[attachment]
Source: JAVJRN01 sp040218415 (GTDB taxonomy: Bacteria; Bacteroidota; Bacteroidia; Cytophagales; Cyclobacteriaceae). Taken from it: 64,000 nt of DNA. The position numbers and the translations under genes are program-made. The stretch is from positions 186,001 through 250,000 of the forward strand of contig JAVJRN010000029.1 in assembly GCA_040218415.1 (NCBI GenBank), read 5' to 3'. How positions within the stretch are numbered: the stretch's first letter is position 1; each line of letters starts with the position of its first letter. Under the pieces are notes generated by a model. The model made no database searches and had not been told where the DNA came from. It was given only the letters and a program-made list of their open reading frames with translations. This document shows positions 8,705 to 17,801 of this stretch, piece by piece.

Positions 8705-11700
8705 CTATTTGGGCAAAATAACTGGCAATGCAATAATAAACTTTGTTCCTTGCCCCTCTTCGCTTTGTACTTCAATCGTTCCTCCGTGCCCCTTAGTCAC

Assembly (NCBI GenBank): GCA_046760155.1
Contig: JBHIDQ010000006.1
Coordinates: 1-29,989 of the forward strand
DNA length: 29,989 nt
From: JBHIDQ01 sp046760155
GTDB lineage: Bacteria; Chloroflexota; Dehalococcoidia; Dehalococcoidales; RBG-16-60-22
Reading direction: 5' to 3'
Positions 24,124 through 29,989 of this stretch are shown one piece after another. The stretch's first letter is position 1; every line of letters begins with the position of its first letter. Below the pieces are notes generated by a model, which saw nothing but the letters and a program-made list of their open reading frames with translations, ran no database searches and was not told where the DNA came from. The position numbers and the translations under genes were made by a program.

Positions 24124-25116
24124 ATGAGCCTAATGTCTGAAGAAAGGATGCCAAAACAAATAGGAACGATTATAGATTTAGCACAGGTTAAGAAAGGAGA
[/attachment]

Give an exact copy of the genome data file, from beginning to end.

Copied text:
Source: JAVJRN01 sp040218415 (GTDB taxonomy: Bacteria; Bacteroidota; Bacteroidia; Cytophagales; Cyclobacteriaceae). Taken from it: 64,000 nt of DNA. The position numbers and the translations under genes are program-made. The stretch is from positions 186,001 through 250,000 of the forward strand of contig JAVJRN010000029.1 in assembly GCA_040218415.1 (NCBI GenBank), read 5' to 3'. How positions within the stretch are numbered: the stretch's first letter is position 1; each line of letters starts with the position of its first letter. Under the pieces are notes generated by a model. The model made no database searches and had not been told where the DNA came from. It was given only the letters and a program-made list of their open reading frames with translations. This document shows positions 8,705 to 17,801 of this stretch, piece by piece.

Positions 8705-11700
8705 CTATTTGGGCAAAATAACTGGCAATGCAATAATAAACTTTGTTCCTTGCCCCTCTTCGCTTTGTACTTCAATCGTTCCTCCGTGCCCCTTAGTCAC

Assembly (NCBI GenBank): GCA_046760155.1
Contig: JBHIDQ010000006.1
Coordinates: 1-29,989 of the forward strand
DNA length: 29,989 nt
From: JBHIDQ01 sp046760155
GTDB lineage: Bacteria; Chloroflexota; Dehalococcoidia; Dehalococcoidales; RBG-16-60-22
Reading direction: 5' to 3'
Positions 24,124 through 29,989 of this stretch are shown one piece after another. The stretch's first letter is position 1; every line of letters begins with the position of its first letter. Below the pieces are notes generated by a model, which saw nothing but the letters and a program-made list of their open reading frames with translations, ran no database searches and was not told where the DNA came from. The position numbers and the translations under genes were made by a program.

Positions 24124-25116
24124 ATGAGCCTAATGTCTGAAGAAAGGATGCCAAAACAAATAGGAACGATTATAGATTTAGCACAGGTTAAGAAAGGAGA